Oldham boy, 15, found frozen to death after night out prompts underage drink warning

A coroner has warned about the dangers of underage drinking, after a 15-year-old Oldham schoolboy was found frozen to death when he failed to find his way home following a drunken night out with friends.

Leon Cudworth had promised his father he would home by midnight but it is thought he didn’t come back until 1am and was so ‘delirious’ due to the cold and his intake of vodka, he became disorientated and staggered passed his own home.

Neighbours awoke to hear a boy crying and shouting ‘dad, dad’ but although police were called due to the noise, officers failed to carry out a thorough search of the area as they did not think it was an emergency.

At 7.30am Leon – who had also been smoking cannabis – was found lying on his back by passers-by in a nearby alleyway just 35 metres from his front door having braved the rainy and windy night in near freezing temperatures wearing a flimsy jacket T-shirt, jeans and shoes.

Despite attempts to revive him, he was pronounced dead at the scene.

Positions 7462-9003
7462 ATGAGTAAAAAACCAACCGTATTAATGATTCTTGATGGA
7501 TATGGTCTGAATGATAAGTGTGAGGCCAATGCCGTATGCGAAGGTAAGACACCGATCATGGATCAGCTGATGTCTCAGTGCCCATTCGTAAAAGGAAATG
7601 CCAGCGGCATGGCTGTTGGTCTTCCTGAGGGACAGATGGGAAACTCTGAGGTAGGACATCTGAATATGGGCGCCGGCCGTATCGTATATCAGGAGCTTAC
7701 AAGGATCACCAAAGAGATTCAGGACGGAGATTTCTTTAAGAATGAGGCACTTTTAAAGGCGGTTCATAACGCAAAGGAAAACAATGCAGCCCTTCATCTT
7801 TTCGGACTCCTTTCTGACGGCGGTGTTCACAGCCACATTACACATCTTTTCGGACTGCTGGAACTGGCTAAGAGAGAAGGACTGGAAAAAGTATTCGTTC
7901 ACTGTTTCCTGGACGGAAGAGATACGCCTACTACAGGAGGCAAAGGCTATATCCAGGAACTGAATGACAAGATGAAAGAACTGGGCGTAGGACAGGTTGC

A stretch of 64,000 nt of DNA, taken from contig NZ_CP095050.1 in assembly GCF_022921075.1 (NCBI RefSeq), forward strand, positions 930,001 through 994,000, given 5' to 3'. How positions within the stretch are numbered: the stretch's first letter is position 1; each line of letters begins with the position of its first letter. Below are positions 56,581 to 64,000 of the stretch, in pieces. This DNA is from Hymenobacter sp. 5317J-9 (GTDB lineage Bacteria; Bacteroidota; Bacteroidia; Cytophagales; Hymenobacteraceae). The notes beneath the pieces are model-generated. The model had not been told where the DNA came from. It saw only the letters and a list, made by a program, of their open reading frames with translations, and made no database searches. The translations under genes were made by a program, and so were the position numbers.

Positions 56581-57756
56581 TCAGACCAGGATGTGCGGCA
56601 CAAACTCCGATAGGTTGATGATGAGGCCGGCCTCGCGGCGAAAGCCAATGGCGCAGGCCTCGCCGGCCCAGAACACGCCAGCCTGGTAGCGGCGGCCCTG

Tests showed he suffered from hypothermia and would have been more than twice the legal limit for driving.

His back door key was found next to his body.

After a two day inquest in Heywood, Greater Manchester Assistant Coroner Lisa Hashmi recorded a verdict of accidental death and said: “I hope that lessons will be learnt by young people and take heed of the tragic circumstances in which Leon died. I hope word will spread of the very dire consequences.

“The risks to both young people and adults alike in the misuse of drugs and alcohol in particular, cannot be overemphasised. It was very cold, temperatures close to freezing and Leon had not dressed for the prevailing conditions.

“It has been a harrowing two days for the family who have showed great sense of character. The pain of the loss of your son will be with you for a very long time if not permanently.”

The tragedy occurred on Valentines Day after the ‘lively and fun’ teenager went for a night out with a group of friends aged 16,17 and 18.

They met in the Junction House pub in Lees before making their way to Tesco and purchasing vodka before stopping at an off-licence to buy further drinks.